The Korean peninsula has thousands of islands on its fringes, but the seas around the coastal city of MOKPO (목포) have by far the most concentrated number. Though many of these are merely bluffs of barnacled rock poking out above the West Sea (also known as the Yellow Sea), dozens are accessible by ferry from Mokpo; beautiful in an ugly kind of way, this curious city gives the impression that it would happily be an island if it could.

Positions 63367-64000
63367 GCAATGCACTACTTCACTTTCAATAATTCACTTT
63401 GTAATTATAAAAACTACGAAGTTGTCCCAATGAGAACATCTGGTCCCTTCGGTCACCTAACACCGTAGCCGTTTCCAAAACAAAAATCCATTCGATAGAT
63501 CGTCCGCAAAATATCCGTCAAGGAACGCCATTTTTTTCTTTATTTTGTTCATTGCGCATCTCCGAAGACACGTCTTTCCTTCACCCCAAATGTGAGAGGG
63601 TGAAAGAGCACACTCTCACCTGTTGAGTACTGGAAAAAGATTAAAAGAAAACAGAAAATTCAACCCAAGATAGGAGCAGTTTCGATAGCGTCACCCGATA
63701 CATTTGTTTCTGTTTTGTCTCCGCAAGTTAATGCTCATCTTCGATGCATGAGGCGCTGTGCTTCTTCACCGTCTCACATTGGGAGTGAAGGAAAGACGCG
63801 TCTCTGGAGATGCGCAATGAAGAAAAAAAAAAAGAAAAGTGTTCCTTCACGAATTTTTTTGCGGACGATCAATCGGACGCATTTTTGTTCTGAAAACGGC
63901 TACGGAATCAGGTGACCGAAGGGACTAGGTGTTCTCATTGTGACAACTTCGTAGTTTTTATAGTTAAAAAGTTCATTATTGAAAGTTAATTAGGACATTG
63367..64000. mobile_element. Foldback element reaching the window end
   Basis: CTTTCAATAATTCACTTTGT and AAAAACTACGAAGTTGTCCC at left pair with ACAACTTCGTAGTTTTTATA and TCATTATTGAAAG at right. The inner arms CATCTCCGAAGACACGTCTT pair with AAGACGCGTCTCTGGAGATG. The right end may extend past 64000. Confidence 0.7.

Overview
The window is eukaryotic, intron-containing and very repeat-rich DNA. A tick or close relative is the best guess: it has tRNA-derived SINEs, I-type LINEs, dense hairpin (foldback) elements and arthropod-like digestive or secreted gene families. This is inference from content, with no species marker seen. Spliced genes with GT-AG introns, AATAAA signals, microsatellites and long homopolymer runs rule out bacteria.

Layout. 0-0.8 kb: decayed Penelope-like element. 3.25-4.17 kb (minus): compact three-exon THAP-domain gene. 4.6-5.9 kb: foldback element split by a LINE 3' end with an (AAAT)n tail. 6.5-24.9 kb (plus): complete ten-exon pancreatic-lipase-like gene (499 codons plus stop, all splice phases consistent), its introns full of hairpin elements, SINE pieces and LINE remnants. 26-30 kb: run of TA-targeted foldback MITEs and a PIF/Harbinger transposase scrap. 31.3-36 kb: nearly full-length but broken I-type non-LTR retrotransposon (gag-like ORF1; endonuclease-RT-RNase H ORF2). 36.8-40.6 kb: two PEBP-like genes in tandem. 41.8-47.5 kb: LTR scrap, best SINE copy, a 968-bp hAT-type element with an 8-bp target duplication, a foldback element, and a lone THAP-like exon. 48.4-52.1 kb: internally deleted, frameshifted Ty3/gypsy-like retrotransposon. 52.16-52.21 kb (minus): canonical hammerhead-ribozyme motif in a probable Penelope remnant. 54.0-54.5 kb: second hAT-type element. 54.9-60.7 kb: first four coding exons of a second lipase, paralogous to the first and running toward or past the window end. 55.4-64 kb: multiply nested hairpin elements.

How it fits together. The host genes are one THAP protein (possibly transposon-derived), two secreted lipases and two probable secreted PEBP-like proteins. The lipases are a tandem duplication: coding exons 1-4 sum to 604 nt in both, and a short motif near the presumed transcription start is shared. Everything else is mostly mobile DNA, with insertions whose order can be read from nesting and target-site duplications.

Korea’s southwestern train line ends quite visibly in Mokpo city centre. The highway from the centre of the country does likewise with less fuss, but was not completed until fairly recently. For much of the 1970s and 1980s, public funding also ran out before it hit southern Jeolla – poor transport connections to the rest of the country are just one example of the way this area was neglected by the central government. For much of this time, the main opposition party was based in Mokpo, and funding was deliberately cut in an attempt to marginalize the city, which was once among the most populous and powerful in the land. Though the balance is now being addressed with a series of large projects, much of the city is still run-down, and Mokpo is probably the poorest urban centre in the country. Some Koreans say that taxi drivers are a good indicator of the wealth of the cities, and here cabbies have a habit of beeping at pedestrians in the hope that they want a lift, occasionally swinging around for a second go. Things are changing, however, especially in the new district of Hadang, which was built on land reclaimed from the sea, but it’ll be a while before Mokpo’s saline charms are eroded.

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